Nabokov: a verbal knife: carving precisely honed metaphors, exposition, and evocative details. LAUGHTER IN THE DARK is a zany, cruel parable examining adulterous impulse, primarily that of the protagonist Albinus, but exploring the motivations of all involved with amused impartiality. It seems to be not only a satire of domestic pulp drama, but a darkly fascinated study of cruelty.
As a writer, Nabokov is obviously engaged by plot structure, but there's some deeper, more mysterious compulsion here, something mirrory and cold: which is perhaps only the godlike relish of an omnipotent puppeteer.
"Once upon a time there lived in Berlin, Germany, a man called Albinus. He was rich, respectable, happy; one day he abandoned his wife for the sake of a youthful mistress; he loved; was not loved; and his life ended in disaster. This is the whole of the story and we might have left it at that had there not been profit and pleasure in the telling; and although there is plenty of space on a gravestone to contain, bound in moss, the abridged version of a man's life, detail is always welcome."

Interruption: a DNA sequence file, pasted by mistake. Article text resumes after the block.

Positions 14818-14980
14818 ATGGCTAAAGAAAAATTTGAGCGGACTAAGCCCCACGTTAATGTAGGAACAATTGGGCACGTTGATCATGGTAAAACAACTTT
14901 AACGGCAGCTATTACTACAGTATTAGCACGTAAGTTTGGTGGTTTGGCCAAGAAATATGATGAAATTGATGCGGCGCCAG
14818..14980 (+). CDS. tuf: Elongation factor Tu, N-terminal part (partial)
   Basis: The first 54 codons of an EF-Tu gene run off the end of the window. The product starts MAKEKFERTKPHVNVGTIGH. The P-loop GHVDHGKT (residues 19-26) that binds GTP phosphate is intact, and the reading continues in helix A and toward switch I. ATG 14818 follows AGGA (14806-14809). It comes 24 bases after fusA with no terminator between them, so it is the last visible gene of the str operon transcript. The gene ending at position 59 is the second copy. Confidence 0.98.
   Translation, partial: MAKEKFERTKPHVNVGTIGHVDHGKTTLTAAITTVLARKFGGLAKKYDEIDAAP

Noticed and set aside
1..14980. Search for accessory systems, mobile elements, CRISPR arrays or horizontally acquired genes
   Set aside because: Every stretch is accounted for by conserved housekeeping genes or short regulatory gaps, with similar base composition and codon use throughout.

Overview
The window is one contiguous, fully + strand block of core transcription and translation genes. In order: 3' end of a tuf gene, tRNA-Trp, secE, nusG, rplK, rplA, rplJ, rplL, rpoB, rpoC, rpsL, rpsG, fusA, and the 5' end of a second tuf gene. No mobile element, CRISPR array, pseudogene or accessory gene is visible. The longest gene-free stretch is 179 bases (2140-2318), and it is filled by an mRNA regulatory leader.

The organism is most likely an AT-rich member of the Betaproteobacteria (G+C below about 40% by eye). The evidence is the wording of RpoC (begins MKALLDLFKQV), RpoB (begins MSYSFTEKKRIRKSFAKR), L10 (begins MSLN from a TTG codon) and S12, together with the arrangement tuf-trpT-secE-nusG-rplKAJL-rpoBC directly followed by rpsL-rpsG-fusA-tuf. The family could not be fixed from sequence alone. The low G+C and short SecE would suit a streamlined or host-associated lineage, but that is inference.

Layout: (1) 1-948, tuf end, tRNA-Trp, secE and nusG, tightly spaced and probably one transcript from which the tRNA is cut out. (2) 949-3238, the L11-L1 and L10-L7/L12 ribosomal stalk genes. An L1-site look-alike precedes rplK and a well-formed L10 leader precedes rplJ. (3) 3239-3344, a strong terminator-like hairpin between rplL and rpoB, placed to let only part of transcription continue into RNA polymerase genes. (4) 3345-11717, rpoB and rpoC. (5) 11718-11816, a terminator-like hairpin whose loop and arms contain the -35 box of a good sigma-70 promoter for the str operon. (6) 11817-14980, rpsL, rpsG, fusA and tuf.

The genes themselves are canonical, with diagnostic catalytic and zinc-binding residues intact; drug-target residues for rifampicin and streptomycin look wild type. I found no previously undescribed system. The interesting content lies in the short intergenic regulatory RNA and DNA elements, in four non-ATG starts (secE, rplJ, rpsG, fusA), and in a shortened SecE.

One can often discern an author's fundamental engagement, but with Nabokov one is kept rather, as Emerson said of Shakespeare, "out of doors." Perhaps because his truest engagement is a self-contained ego-delight in his own brilliance and facility, independent of the reader: at times offering said reader no further purchase than an admiration of technique. But admiration the reader will feel, as Nabokov vividly renders entire personalities with just a few eccentric details, and horror too, as the protagonist's circumstances grow worse in unforeseen, entirely inevitable ways. As a narrative, LAUGHTER IN THE DARK is efficient but unhurried, offering scenery both stark and colorful on its walk along that precarious ledge between humor and pathos - on one or other side of which, the most adept walker finally falls.